Our visit to Japan last month was ... sort of accidental. We'd heard about the Seven Stars in Kyushu, the new-ish luxury train running two- and four-day journeys around the island of Kyushu, and had read that the train was in such demand that you would need to apply multiple times to book a trip on it. So when we applied for the first time in April 2015 we fully expected to be rejected several times before maybe getting on board in 2017 or beyond. Sure enough, we missed out in the first ballot, but then someone cancelled and we were offered their place. So 'maybe we'll go to Japan sometime in the distant future' turned into 'wow! we're off to Japan!' I had no idea what to expect. We don't speak Japanese (apart from a few hastily-acquired 'polite' words) and were unsure how we'd go at navigating, ordering food, buying goods, etc.

We were lucky to have friends to provide tips and (gentle) guidance
My workplace has a long-standing collaboration agreement with Nagoya University and each year we welcome several visitors from there to Canberra. When I mentioned to one of our past visitors that we would be visiting Japan, he invited us to stay at his house! So we did. Our friends very kindly provided tips and suggestions for sightseeing and getting around, and were even able to join us for a few Nagoya attractions and meals out.

(Not) lost in translation
We managed to get by with just a few words of Japanese, and picked up a few more in our travels. Andrew also turned out to have a knack for deciphering signs and symbols. In a spirit of 'better late than never', we're now planning to take a beginner's course in Japanese so we'll be less clueless next time ...

Japan has the best public transport system we've ever encountered
As non-residents of Japan we were able to purchase Japan Rail Passes. These were really handy and excellent value! We used them to catch at least seven Shinkansen ('bullet') trains, two Narita Express trains, and a bunch of local trains. Our Nagoya friends also lent us Manaca smart cards, which we topped up and could then use for local travel in both Nagoya and other cities. Oh, and the trains were clean, safe, comfortable and on time.

... and the best toilets
It was almost a religious experience when I went to use the loo on the Narita Express on our first day. It had a heated seat. On a public toilet on a train! It turned out that heaps of public toilets are similarly luxurious. We've been considering renovating our bathroom and I'm wildly tempted to see if Toto products can be acquired here.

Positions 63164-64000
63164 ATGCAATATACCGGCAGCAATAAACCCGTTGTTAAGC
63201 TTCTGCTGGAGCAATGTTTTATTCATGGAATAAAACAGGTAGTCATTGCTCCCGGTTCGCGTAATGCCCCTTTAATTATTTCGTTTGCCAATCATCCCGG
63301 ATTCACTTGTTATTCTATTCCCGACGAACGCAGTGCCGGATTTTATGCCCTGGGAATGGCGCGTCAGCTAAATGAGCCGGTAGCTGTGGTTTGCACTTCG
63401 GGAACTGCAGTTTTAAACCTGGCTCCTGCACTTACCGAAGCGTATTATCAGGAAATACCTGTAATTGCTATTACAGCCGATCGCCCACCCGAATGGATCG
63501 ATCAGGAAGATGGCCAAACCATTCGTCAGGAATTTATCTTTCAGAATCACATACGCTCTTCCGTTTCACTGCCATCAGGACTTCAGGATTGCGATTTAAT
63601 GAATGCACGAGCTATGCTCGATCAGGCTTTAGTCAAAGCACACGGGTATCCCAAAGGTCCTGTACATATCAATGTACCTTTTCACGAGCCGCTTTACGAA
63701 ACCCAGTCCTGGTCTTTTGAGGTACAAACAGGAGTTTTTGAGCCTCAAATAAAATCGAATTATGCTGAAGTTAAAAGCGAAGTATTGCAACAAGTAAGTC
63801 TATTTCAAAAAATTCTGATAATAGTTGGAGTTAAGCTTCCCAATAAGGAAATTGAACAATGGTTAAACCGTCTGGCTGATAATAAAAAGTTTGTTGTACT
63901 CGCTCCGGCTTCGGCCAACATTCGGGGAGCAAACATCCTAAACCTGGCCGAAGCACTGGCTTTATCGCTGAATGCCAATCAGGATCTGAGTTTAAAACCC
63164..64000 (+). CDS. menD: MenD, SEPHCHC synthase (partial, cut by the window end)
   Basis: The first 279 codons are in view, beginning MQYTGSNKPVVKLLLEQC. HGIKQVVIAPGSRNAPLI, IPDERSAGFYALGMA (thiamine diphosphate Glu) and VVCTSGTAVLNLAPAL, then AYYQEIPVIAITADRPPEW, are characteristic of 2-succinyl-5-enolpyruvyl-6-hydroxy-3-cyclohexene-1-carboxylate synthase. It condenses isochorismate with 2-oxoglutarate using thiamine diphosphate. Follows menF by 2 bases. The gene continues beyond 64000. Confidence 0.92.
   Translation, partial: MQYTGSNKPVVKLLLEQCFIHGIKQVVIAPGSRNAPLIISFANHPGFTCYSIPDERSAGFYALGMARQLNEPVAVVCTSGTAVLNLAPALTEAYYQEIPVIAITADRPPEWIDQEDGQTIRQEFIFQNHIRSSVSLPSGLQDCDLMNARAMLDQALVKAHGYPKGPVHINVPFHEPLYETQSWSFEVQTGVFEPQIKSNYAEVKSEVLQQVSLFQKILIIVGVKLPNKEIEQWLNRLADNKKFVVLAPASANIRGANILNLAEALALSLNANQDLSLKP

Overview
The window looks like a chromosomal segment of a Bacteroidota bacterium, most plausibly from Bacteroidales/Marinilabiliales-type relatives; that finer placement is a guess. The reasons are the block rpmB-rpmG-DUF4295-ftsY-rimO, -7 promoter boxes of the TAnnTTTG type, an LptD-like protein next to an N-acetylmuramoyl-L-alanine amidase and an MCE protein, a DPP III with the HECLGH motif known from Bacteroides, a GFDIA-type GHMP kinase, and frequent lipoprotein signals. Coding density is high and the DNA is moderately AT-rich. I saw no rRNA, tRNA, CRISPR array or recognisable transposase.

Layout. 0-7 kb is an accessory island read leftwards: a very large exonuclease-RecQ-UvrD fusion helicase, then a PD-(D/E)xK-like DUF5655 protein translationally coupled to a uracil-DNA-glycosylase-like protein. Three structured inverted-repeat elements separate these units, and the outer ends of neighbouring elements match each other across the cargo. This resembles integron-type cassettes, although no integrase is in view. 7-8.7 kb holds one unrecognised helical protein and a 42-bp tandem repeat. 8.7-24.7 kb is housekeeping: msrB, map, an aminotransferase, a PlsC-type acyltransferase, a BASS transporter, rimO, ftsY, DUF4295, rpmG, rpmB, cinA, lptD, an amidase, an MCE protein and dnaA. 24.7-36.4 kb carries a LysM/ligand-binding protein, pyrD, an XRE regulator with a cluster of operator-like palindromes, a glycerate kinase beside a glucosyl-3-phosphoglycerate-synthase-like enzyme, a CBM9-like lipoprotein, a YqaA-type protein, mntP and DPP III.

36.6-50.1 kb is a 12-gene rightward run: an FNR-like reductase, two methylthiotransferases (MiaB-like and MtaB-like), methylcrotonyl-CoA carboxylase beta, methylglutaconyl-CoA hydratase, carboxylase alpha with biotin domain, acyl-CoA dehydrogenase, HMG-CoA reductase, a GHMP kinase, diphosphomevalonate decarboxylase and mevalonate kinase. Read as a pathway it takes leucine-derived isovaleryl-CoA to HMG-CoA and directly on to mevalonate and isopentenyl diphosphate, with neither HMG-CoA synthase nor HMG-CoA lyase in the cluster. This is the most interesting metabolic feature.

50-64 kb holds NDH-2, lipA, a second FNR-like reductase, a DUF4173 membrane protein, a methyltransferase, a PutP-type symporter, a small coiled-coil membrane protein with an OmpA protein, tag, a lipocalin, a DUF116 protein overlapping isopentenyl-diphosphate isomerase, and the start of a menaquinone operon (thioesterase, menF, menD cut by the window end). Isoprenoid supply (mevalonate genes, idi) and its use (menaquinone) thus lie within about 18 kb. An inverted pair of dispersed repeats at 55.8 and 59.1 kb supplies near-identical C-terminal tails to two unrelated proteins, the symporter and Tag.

Another cool feature ... some toilets are designed so
you can wash your hands as the cistern refills

I've become a bit obsessed with Japanese pyjamas
Of the six commercial accommodation providers (four hotels, one ryokan, one train) we stayed with, five provided nightwear. Some of these were really well made, stylish and comfortable, and I actually asked at two places (our Kyoto hotel and the ryokan) whether they were available for purchase! They were not, but I wish they had been. I'm now scouring the web to try and find Japanese pyjamas (apparently known as jinbei or samue) to buy as I can imagine them becoming a much-loved wardrobe staple.

It's a clean and safe place to visit
I'm accustomed to feeling a tad anxious when I travel as there's so much that could go wrong. Will we be robbed or scammed or attacked? Will we miss our transport connections or fall down a drain or suffer from a mysterious tropical illness? Will there be a military coup or avalanche? No place is entirely safe and perhaps a frisson of danger makes travel more exciting. But Japan was an easy country to visit and enjoy. It was clean, polite and safe. Thank you, Japan!

Saturday, January 30, 2016

Seven Stars in Kyushu: Day 4

On the fourth and final day or our train trip we attempted to watch the sun rise from Mount Aso, but it was too foggy and grey to see anything!

Brekkie was a buffet at Aso station:

and lunch came in an elegant three-layered bento box:

We spent the rest of the journey gazing wistfully out of the window. It had been a wonderful trip. There was also a farewell function where the crew showed a slide show of our adventures.